It was 50 years ago, in April of 1962, that primitive lego-cave-dwelling minifigs first developed the wheel. This ranks among the greatest milestones in Lego history since early minifig society first figured out how to smelt raw plastic ore into Lego bricks.
Since then, Lego has produced so many wheels they're the largest tire manufacturer in the world, making 381 million per year.
That first set, code 400, was released in 1962 and was pretty much just wheels. Those early wheels — white tires, separate axles that fit into any side of a special 4x2 block — replaced sets that had small, non-Lego-like toy cars.
I had a very early hand-me-down set of Legos (only three colors!) with such cars, and while they were great (little Volkswagens with steel wheels!) they can't match the versatility of a true Lego car, and all the possibilities that means.
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Since that time, there's been all manner of Lego wheel development, from the usual heavy-tread wheels on the 2x2 plate to big bulbous ones for moon rovers, to motorized wheel assemblies, all the way up to Lego's largest wheel, the 4.2" monster on the Power Puller set.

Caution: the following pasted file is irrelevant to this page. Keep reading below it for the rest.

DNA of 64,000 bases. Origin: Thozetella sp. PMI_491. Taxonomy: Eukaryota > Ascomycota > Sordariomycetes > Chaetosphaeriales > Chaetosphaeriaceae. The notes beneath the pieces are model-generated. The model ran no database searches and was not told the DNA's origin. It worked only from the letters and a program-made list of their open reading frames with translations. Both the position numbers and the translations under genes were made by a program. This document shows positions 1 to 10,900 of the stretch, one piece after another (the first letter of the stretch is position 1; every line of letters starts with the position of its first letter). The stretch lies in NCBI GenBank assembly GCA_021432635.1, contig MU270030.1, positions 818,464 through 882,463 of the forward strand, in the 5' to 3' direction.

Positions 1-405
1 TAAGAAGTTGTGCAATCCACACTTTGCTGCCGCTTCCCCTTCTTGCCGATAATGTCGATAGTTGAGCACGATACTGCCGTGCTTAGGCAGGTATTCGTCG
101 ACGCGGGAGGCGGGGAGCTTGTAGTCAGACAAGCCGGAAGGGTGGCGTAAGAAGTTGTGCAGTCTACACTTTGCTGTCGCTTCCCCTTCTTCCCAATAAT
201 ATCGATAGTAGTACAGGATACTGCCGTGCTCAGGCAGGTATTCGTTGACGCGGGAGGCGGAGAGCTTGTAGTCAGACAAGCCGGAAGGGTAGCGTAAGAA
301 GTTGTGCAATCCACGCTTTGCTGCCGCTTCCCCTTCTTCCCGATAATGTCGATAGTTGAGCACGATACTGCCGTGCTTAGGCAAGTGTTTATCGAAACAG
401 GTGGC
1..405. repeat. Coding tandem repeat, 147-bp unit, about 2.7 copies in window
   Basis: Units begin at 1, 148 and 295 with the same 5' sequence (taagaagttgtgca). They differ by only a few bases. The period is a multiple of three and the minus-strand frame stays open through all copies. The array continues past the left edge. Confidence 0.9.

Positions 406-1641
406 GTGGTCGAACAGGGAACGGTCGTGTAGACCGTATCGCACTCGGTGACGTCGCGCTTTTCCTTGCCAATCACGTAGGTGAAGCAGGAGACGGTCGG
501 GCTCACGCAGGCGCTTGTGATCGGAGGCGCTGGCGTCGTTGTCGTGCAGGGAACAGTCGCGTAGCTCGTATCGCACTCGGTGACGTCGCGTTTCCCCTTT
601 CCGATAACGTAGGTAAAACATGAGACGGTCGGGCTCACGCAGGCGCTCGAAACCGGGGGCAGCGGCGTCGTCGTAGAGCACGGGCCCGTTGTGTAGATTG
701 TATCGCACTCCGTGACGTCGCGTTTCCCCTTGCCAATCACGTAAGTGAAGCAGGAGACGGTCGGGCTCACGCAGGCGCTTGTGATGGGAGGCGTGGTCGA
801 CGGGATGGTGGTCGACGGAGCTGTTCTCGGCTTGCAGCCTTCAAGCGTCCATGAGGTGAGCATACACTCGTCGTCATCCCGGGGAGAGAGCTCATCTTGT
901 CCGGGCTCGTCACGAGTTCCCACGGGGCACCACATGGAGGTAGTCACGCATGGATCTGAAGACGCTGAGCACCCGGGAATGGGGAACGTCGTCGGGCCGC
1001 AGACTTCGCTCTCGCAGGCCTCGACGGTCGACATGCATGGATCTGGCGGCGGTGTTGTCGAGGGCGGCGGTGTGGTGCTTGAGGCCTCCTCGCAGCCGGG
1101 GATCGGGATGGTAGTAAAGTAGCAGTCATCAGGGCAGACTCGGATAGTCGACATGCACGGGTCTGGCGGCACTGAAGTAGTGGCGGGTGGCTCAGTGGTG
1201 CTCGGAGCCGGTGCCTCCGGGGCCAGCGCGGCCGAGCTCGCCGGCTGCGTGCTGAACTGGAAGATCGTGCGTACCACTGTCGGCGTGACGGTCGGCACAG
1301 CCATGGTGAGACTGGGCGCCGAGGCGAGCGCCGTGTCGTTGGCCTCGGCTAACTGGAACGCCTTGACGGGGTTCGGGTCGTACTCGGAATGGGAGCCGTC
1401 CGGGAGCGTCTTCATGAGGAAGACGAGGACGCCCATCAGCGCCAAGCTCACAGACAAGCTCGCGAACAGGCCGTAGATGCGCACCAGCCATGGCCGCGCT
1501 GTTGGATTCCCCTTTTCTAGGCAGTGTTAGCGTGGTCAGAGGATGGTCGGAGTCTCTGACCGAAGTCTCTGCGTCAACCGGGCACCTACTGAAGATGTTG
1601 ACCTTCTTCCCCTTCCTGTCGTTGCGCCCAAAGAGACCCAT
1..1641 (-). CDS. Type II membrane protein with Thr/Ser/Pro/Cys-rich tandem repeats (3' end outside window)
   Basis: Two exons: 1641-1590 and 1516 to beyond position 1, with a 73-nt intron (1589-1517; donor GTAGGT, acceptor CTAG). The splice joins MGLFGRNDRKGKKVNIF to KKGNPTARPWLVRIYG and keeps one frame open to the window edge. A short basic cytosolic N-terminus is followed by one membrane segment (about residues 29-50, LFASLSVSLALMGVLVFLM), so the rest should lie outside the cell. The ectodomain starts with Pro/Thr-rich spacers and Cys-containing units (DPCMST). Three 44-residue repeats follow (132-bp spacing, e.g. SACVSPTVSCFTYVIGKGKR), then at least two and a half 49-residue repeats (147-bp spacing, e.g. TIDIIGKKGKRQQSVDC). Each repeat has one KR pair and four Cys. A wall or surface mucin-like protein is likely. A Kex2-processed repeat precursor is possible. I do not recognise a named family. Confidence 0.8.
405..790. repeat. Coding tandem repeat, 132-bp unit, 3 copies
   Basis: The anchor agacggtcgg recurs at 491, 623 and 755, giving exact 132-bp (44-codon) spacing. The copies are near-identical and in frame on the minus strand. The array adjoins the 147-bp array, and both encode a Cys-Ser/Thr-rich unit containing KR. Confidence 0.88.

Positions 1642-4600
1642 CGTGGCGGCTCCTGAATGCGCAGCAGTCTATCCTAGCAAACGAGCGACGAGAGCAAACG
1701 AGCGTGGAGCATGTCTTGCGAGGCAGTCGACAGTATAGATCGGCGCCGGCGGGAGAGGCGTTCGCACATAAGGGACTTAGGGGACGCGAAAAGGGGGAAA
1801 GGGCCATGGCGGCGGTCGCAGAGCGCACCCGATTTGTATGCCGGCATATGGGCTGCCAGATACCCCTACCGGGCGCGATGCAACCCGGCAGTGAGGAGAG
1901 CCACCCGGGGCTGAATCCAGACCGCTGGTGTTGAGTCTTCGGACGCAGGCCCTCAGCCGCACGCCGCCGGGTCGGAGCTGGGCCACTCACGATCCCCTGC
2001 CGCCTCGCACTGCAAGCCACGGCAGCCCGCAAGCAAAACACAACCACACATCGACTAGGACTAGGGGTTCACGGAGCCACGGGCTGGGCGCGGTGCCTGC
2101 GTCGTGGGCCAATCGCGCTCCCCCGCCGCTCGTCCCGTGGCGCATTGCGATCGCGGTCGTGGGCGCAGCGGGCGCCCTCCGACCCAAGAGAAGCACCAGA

To celebrate this momentous occasion, I'm going to reveal for the first time ever the super-secret method I developed as a child to make vehicles wider than what the common 2x2 Lego wheel unit would allow. Ready? Take the wheel unit, remove one of the tires, leaving one tired wheel and one red hub. Use those on the sides of your larger-width car, separated from the base of the car with a flat spacer piece. There you go — the secret to making wider Lego cars with the Legos I had in the 1980s that I'm sure no one has ever ever thought of.